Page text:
Business transfers: what to consider before to sell your business

21 June 2024 by National Bank
Five professionals sitting around a desk

Selling a business is one of the most important – and likely emotional – financial decisions you’ll make as a business owner. It’s also a lengthy process that can take up to three to five years. Here’s how to prepare for the transaction.

What should you consider before listing your business for sale?

To achieve a successful sale while ensuring the smooth transition and long-term viability of your business, there are several things you need to look at. Here are five priority areas to consider.

The state of your business’s finances

Start by asking yourself if your business’s finances are in order. If your answer is yes, you need to be able to substantiate this. If the answer is no, take the time to put your financial statements in order before going further. 

In both cases, ensure you can offer potential buyers an accurate overview of the situation. To do this, you need clear, up-to-date financial statements and, ideally, financial projections for up to five years. A historical analysis of your performance is also useful. 

Don’t have financial projections or a historical analysis? It’s never too late to draw them up. These documents can help you identify your business’s growth drivers over time and demonstrate its value to potential buyers.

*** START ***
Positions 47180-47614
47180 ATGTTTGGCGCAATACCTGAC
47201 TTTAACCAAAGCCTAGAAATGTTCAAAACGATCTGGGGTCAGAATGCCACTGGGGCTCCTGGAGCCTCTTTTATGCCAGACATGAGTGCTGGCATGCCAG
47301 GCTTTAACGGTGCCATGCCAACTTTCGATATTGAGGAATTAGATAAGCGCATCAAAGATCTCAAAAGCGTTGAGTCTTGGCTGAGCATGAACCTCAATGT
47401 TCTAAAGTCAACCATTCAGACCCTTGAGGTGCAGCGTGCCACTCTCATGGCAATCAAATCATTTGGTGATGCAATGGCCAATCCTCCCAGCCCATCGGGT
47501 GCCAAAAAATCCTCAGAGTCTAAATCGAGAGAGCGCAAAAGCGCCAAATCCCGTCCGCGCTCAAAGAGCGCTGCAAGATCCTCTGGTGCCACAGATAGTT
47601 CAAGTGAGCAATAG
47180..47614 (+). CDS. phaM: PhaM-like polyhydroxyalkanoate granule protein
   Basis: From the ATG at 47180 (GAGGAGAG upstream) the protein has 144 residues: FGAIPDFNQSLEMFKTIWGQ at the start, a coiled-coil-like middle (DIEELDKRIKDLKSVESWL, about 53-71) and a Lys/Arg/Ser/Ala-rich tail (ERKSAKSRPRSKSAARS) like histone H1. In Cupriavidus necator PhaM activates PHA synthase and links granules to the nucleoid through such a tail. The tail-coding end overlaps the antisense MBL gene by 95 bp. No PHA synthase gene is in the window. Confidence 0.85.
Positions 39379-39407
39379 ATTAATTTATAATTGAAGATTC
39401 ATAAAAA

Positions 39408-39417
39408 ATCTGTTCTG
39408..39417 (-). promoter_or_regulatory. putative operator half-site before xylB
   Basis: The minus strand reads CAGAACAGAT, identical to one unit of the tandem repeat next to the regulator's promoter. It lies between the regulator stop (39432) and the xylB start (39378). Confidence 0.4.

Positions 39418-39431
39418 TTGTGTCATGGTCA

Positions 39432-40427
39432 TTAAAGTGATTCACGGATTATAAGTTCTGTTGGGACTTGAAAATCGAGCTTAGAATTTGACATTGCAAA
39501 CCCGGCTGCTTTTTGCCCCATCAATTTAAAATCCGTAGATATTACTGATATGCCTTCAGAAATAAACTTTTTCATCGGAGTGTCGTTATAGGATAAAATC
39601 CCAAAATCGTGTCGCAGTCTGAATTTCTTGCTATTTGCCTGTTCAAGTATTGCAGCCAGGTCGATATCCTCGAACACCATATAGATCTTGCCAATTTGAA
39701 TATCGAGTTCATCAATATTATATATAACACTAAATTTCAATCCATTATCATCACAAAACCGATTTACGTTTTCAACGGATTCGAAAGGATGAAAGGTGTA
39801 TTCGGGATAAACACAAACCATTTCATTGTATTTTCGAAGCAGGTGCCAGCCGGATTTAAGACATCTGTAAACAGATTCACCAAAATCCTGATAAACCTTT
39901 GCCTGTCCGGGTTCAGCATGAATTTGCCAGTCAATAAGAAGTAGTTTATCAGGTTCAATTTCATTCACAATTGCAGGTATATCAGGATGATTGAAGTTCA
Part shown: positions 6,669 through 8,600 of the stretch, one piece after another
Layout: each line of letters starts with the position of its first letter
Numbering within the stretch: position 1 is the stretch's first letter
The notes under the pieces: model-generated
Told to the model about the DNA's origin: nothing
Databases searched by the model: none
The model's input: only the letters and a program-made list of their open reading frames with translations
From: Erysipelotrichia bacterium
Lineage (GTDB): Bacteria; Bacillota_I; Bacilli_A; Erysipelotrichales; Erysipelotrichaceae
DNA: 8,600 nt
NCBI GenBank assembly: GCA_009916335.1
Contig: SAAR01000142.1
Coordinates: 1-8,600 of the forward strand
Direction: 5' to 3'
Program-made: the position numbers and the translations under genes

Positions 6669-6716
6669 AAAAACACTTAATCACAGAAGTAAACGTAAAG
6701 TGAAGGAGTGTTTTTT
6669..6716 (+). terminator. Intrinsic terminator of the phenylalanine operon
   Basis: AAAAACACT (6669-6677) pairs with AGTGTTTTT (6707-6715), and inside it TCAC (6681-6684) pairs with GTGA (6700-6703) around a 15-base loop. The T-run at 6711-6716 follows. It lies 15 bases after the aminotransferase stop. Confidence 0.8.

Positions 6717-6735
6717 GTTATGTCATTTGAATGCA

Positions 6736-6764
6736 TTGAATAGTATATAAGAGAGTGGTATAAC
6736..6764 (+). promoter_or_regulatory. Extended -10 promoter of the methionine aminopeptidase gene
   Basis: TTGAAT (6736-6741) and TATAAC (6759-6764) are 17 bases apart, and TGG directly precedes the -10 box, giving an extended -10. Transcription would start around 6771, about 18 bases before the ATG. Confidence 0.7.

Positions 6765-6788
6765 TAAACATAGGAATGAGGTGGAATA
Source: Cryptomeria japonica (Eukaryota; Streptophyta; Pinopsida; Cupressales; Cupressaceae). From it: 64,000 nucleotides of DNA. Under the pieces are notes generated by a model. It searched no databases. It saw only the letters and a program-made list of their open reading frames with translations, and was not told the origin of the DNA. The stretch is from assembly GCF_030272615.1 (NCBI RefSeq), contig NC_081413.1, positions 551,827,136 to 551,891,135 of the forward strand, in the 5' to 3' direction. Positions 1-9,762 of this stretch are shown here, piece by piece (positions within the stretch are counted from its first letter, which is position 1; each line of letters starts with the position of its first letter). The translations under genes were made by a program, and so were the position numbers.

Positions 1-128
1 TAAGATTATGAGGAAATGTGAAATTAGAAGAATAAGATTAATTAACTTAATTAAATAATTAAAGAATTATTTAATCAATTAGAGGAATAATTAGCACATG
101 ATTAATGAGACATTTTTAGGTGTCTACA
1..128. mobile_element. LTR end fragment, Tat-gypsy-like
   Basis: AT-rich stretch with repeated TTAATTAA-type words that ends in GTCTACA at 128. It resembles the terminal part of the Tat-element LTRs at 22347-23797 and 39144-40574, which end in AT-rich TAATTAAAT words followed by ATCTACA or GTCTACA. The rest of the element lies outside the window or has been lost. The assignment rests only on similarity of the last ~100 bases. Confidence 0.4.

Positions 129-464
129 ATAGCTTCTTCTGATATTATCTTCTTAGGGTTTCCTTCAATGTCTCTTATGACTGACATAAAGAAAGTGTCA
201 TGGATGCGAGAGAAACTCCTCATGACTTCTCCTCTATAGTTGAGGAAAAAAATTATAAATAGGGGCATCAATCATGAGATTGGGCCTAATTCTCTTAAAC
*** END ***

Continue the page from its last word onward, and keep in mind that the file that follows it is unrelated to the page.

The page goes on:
Your business’s sales and customer service 

Without revealing confidential data, tell your buyers which segments of your customers are driving your business growth. Can you tell them what services or products these people buy from you? That’s even better! 

Your operations and human resources

It’s important to have all the documents related to your personnel, procedures and operations on hand as well as details of your business’s infrastructure and all purchases made from suppliers. 

Do you frequently assess your team’s level of happiness at work? Consider including these results and any conclusions you’ve drawn in the documentation you present to potential buyers. This can only work to your advantage.

The legal aspect

Assemble all your incorporation documents, contracts, licences and insurance policies before transferring them to the buyer. 

Have you had a regulatory, legal or litigation problem in the past? These things happen. Make sure it gets resolved so that it doesn’t affect the transaction, and above all, avoid hiding it. It’s always best to be transparent with potential buyers. It can also help you gain their trust. 

Technology and protection of confidential data